I have personally witnessed six generations come or go on Grand Manan, I’ve witnessed 19th century hymn-singing culture as it morphed into 21st century Facebook culture. I often catch myself dwelling on what has been lost, at the cost of not remembering the vibrant dramas that unfold every day on this constant, but ever-changing island.
Today my friends on Grand Manan are heading out to sea, planting potatoes, playing basketball, and freezing a hockey rink; preaching sermons, digging graves, and bearing children; they are building weir, making beds, running stores, hunting, dulsing, getting married or divorced; they are driving giant trucks and tiny tricycles, heading out to Alberta or returning home; dreaming and doing.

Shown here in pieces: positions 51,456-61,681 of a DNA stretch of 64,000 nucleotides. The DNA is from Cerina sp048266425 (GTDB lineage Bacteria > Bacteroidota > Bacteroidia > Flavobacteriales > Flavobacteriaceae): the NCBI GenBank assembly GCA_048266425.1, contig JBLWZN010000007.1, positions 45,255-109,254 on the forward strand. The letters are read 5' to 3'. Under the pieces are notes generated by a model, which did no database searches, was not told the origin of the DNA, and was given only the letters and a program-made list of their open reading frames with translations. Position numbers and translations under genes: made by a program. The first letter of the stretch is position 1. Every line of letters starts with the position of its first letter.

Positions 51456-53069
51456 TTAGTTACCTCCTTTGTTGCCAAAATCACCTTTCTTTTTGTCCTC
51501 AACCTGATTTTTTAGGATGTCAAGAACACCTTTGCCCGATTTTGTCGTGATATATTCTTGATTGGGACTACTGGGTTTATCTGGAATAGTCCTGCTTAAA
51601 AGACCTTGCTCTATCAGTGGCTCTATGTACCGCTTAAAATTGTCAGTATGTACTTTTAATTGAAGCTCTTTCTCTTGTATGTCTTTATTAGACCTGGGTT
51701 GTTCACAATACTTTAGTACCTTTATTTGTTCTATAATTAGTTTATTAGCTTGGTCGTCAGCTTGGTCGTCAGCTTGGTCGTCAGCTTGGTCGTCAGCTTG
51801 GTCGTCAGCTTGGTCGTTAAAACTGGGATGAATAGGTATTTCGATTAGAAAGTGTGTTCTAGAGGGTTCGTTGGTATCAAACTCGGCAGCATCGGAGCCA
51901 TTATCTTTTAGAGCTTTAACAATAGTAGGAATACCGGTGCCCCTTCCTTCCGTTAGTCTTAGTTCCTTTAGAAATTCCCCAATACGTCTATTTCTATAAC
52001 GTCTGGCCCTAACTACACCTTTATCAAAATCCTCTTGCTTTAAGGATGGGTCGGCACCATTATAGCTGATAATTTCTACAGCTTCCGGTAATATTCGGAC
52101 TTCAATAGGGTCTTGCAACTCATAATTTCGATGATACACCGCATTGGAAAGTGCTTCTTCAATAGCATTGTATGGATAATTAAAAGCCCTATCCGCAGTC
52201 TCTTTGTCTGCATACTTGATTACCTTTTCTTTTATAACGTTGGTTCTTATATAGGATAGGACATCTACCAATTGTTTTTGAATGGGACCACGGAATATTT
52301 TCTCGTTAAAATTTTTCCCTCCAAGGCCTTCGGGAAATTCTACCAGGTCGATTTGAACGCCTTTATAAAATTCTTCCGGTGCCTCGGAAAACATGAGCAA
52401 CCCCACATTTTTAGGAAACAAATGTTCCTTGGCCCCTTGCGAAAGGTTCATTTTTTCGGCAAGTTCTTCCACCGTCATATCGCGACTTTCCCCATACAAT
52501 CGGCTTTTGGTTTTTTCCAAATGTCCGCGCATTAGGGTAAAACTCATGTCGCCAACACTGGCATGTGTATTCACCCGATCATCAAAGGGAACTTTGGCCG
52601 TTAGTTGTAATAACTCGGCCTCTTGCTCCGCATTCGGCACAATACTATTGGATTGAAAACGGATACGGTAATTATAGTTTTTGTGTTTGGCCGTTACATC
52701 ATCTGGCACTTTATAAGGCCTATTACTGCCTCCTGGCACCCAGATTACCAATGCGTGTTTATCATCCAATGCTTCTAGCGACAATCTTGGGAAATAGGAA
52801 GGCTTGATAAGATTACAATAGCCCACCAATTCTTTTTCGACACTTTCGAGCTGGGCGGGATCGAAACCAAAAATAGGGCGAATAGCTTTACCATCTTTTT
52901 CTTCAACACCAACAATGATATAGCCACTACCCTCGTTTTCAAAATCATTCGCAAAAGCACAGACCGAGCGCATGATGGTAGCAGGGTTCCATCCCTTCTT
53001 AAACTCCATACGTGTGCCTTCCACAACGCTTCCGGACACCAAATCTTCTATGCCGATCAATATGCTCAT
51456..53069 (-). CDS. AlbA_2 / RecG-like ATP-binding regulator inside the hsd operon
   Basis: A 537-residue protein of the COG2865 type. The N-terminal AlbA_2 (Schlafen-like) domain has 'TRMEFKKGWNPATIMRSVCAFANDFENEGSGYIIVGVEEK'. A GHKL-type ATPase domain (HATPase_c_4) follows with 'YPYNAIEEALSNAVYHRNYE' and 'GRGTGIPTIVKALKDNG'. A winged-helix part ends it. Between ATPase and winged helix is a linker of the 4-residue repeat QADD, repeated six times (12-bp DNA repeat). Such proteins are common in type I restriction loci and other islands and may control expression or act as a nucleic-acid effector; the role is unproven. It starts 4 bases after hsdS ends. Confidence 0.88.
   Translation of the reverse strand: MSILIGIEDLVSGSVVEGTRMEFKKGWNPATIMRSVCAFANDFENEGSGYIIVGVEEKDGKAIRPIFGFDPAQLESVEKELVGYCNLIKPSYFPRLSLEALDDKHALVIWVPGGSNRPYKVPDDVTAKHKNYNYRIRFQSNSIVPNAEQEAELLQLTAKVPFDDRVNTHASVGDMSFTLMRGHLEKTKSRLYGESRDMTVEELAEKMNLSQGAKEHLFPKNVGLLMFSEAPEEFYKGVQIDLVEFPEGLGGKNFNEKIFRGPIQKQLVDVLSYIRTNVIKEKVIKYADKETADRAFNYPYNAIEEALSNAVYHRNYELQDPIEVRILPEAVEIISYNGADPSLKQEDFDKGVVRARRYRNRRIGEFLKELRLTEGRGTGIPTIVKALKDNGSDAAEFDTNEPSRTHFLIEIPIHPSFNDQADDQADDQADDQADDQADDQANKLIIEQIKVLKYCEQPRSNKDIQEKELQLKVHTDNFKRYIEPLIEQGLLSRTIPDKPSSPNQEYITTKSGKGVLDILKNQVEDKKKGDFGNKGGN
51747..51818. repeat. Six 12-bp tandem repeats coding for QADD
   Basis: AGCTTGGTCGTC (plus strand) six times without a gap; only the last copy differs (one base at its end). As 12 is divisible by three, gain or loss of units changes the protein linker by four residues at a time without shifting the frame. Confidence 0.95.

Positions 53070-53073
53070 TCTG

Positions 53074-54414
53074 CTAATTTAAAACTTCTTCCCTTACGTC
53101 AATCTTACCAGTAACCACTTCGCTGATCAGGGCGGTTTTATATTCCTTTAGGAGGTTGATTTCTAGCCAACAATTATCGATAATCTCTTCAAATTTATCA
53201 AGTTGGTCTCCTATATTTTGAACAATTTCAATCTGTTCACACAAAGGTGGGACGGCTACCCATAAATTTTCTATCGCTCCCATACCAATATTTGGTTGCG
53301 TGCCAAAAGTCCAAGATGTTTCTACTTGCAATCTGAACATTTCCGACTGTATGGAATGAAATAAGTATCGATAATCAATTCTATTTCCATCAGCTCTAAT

This place is going through hard times, but it’s still a place teeming with human life, a fact not to be missed by those of us who might get lost seeking answers in the fog of the future or the twilight of the past.
The preceding paragraph is the last (and most optimistic) of ten chapters in my book&exhibition project, “Dead Reckoning: Stories from Grand Manan Island”, which is temporarily available in full preview.